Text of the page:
On March 24, 2011, Idaho's "Anti-Diploma Mill" bill was unanimously passed by the Idaho State Senate. To read a recent article about this and efforts by other states, visit the Accredibase Reports web page at www.accredibase.com/report.
According to an article in the Salem News, written by Julie Manganis, an entity known as the Mortgage Electronic Registration Systems or MERS has bypassed thousands of mortgage records. When a property is sold, financed or refinanced, there must be a recording of the mortgage at the local level. But when these mortgages are sold or bundled and sold (as many as four times), MERS was bypassing the recording fees. Per the article "MERS would keep tabs on the mortgage, essentially creating a private registry and avoiding the fees."
Thus, a number of properties can not be properly tracked or searched in public records at the affected local jurisdictions. Also, home owners may not know who holds their mortgages.
Mr. John O'Brien, the Essex South Register of Deeds in Massachusetts estimates that his office has lost over $22 million in recording fees on over 148,000 recordings taken place since 1998. Mr. O'Brien has requested that the Massachusetts Attorney General take action against MERS. According to ther article "MERS has acknowledged that transfers or assignments of mortgages should have been transferred."
Senate Bill 608, introduced February 23, 2011, calls for significant increases for many West Virginia Division of Motor Vehicle fees. These increases include record access fees and cost pertaining to the the issuance of driver licenses and vehicle registrations, among others. For example, the bill increases the cost of a driving record from $5.00 to $10.00. Certification of a motor vehicle record would increase from $1.00 to $3.00. The bill is expected to raise $40 million for the state.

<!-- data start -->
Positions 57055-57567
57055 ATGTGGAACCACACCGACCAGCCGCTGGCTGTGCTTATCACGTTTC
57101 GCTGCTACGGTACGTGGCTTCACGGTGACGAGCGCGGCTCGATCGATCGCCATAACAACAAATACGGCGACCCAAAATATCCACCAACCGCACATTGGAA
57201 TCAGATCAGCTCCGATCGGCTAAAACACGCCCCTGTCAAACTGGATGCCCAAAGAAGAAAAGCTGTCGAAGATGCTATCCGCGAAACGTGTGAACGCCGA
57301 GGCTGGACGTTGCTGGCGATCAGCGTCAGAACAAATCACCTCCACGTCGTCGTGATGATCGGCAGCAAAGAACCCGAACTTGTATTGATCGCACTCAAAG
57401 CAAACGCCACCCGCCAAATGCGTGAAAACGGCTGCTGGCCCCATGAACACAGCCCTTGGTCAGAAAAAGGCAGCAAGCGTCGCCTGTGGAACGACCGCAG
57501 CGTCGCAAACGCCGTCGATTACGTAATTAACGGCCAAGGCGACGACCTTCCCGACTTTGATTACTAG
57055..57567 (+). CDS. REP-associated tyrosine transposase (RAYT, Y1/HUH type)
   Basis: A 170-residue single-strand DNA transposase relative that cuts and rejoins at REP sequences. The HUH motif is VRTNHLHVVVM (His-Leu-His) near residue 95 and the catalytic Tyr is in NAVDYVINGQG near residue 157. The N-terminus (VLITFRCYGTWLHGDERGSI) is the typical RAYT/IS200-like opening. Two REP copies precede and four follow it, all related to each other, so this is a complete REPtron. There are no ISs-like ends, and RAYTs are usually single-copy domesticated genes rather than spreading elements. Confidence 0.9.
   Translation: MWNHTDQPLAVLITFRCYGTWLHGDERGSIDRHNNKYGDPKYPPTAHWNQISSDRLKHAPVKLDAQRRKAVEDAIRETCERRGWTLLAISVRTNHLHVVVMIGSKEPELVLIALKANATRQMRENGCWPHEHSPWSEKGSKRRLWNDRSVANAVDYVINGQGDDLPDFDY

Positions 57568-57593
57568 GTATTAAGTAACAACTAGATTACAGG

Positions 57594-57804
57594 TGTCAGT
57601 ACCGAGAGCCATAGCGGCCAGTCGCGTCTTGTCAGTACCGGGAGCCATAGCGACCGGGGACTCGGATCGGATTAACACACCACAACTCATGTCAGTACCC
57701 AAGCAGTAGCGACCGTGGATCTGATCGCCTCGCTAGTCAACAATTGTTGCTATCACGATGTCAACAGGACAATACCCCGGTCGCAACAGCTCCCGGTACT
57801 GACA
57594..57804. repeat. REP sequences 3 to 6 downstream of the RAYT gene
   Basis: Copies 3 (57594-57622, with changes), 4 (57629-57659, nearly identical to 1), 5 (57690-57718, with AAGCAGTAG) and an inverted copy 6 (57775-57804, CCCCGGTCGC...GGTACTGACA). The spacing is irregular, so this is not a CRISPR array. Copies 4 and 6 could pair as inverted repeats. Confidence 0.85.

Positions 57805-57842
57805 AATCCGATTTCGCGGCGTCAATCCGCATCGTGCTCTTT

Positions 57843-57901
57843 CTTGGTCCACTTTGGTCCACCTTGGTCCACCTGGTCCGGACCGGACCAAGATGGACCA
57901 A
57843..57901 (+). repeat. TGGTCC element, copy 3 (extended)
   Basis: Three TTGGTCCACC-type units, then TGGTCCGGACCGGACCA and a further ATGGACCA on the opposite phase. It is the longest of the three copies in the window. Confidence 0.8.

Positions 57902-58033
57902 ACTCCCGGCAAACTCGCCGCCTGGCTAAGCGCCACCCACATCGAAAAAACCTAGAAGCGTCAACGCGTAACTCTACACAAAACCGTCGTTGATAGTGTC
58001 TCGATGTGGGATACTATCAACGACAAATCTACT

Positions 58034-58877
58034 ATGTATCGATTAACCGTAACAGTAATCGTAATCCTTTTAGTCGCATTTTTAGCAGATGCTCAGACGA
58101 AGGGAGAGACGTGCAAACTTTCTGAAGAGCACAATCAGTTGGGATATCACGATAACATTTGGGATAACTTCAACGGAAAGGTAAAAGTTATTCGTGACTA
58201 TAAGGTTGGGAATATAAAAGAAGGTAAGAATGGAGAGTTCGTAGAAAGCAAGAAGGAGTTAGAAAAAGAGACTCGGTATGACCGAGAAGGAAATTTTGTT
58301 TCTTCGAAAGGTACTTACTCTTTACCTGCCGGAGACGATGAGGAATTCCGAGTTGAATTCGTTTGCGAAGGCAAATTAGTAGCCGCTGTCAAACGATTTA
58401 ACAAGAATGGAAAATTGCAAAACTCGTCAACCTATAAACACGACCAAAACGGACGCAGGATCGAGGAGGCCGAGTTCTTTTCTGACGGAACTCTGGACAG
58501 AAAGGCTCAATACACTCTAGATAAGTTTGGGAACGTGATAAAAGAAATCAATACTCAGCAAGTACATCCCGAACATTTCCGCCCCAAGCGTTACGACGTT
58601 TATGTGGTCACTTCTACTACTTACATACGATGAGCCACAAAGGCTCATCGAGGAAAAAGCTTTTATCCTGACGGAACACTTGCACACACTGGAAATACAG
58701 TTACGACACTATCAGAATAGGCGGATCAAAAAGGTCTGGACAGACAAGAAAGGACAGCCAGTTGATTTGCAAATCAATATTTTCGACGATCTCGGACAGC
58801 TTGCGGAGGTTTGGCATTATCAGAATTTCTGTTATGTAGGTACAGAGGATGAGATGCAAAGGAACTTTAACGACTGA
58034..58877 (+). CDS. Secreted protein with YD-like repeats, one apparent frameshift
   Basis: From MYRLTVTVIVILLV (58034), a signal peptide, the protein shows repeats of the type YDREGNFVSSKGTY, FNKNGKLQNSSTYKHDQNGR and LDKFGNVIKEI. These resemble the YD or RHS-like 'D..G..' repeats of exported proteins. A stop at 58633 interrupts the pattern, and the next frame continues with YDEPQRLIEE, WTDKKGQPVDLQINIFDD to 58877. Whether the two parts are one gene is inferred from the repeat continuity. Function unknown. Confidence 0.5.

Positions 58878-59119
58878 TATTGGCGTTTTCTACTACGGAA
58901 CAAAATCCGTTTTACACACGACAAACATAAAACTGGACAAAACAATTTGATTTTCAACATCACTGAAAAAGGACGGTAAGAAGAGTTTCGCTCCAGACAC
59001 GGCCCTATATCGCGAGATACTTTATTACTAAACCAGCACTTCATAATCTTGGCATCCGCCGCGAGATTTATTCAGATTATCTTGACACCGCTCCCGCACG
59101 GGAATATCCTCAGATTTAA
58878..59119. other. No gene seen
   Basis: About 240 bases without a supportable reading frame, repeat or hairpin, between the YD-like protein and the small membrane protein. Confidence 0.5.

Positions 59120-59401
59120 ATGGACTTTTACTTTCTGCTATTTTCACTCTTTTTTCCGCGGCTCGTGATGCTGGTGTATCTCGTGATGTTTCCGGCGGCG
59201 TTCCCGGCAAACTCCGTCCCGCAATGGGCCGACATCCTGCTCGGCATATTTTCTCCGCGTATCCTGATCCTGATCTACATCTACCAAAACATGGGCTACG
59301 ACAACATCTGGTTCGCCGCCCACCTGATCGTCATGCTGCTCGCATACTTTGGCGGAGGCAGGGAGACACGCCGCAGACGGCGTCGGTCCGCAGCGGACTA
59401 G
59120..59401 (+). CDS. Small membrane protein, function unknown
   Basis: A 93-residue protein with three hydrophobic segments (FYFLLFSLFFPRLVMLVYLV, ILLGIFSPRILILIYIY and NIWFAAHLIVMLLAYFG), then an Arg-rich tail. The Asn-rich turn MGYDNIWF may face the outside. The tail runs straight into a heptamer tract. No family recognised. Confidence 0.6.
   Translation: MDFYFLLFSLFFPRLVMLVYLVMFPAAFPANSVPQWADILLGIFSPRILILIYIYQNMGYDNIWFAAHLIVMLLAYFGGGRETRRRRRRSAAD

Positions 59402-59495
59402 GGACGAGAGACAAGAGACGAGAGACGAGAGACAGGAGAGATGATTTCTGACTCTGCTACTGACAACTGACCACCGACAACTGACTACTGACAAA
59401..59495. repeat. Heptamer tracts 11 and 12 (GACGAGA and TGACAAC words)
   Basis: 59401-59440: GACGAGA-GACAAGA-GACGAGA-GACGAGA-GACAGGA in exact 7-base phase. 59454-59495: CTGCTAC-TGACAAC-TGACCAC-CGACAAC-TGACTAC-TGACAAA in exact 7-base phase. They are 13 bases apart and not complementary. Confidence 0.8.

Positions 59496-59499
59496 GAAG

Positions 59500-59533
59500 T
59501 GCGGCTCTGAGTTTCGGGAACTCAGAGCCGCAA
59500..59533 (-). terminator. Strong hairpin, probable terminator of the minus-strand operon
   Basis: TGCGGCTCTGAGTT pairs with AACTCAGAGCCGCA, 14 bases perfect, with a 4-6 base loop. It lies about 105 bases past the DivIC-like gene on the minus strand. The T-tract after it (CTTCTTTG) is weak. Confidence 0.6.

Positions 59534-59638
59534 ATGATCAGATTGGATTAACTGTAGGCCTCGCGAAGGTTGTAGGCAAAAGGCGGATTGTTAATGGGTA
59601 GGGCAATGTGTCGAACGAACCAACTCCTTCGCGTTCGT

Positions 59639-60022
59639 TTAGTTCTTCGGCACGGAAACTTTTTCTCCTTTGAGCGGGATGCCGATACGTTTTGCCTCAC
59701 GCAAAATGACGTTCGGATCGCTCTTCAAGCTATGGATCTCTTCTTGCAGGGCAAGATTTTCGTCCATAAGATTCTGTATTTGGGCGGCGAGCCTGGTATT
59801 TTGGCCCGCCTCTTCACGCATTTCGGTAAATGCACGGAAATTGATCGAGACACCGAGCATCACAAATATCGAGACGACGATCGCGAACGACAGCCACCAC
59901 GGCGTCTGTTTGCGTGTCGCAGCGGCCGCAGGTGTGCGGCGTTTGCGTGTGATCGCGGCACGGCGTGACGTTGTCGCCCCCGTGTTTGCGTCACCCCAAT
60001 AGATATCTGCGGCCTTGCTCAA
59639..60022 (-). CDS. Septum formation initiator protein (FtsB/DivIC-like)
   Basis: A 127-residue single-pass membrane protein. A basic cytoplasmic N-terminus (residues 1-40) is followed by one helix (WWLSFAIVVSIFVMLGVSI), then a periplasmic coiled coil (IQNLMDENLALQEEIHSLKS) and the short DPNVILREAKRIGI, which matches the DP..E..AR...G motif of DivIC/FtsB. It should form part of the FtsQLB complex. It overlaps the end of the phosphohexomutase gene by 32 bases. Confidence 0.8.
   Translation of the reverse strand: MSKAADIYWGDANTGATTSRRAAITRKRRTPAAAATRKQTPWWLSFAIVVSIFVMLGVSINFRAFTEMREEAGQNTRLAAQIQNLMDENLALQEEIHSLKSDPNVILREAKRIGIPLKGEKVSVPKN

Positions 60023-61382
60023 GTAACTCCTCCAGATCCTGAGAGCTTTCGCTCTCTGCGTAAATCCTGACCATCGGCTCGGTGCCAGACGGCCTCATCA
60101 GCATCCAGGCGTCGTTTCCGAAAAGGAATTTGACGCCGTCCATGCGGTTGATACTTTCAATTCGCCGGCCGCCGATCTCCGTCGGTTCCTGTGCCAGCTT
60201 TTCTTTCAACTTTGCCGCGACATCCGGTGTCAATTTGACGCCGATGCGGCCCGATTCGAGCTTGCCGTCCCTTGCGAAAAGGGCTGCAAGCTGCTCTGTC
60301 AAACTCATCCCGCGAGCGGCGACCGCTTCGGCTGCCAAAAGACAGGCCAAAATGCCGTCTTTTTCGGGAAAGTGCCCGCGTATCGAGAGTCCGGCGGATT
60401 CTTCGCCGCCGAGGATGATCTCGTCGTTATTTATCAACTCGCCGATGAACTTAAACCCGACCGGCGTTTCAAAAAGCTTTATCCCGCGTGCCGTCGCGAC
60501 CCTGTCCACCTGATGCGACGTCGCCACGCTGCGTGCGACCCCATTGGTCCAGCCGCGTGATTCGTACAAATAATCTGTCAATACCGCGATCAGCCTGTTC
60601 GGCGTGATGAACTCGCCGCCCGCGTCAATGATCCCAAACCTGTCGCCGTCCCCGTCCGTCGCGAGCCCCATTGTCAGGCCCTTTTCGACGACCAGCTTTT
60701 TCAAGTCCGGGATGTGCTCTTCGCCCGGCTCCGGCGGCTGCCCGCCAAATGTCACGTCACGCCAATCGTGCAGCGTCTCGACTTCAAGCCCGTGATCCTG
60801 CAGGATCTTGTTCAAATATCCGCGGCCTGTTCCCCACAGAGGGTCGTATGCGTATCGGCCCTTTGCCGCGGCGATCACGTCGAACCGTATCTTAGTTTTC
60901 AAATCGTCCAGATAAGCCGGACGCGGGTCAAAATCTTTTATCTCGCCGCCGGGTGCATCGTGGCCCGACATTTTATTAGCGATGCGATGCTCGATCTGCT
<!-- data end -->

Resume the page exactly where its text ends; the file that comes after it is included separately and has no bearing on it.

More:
The Bill has passed the Senate and has been introduced in the House. A copy of SB608 can be viewed at www.legis.state.wv.us.
Pending a court ruling in Wake County, NC, the North Carolina Administrative Office of the Courts (NCAOC) voluntarily postponed their planned March 1 mandate which would have altered the way millions of criminal records are accessed in North Carolina. The docket number is 11cv001548.
The reason for the ruling is that several consumer reporting agencies filed a restraining order against the NCAOC to stop their mandate. A hearing was held late last week on a preliminary injunction to halt the NCAOC from modifying the manner in which criminal record data is released. The judge's decision on the motion is expected within the week. The docket number is 11cv001548.
As previously reported in this newsletter, if the NCAOC changes take place, licensees to the ACIS Daily Criminal Extract would no longer have access to criminal court case details in these daily ACIS extract feeds. Licensees would be forced to use an old technology system - known as the Green Screen - that would greatly increase the turnaround time and fees.
The Director of the North Carolina Administrative Office of the Courts, Judge John W. Smith can be reached at John.W.Smith@aoc.nccourts.org. For more information on the Green Screen, contact the NCAOC Remote Public Access group at 919-890-2220 or email@example.com.
A list of licensees who receive the daily bulk fee is found at:
The 2011 Annual Accredibase Report of diploma and accreditation mill activity has revealed an astounding 48% increase worldwide in the number of known diploma and accreditation mills in the past year alone. As the Internet is the primary home for these bogus education and accreditation providers, little action is taken to stop them from helping unscrupulous candidates deceive unsuspecting employers. The Accredibase Report examines the current status of the diploma mill situation and considers what can be done to protect the public and businesses.
U.S - The King of Diploma Mills According to the 2011 report, the U.S. remains the world's fake college capital. This year has seen a 20% increase in known diploma mills in the US, with the number rising from 810 to 1,008. While more than 40% percent of the diploma mills operate in California, Hawaii, Washington and Florida, the Report reveals that District of Columbia has seen the sharpest increase among US states with 74%, rising from 19 to 33 mills over the past year. High school diploma mills are of particular concern in the United States and appear to be a growing segment in this unscrupulous market as well.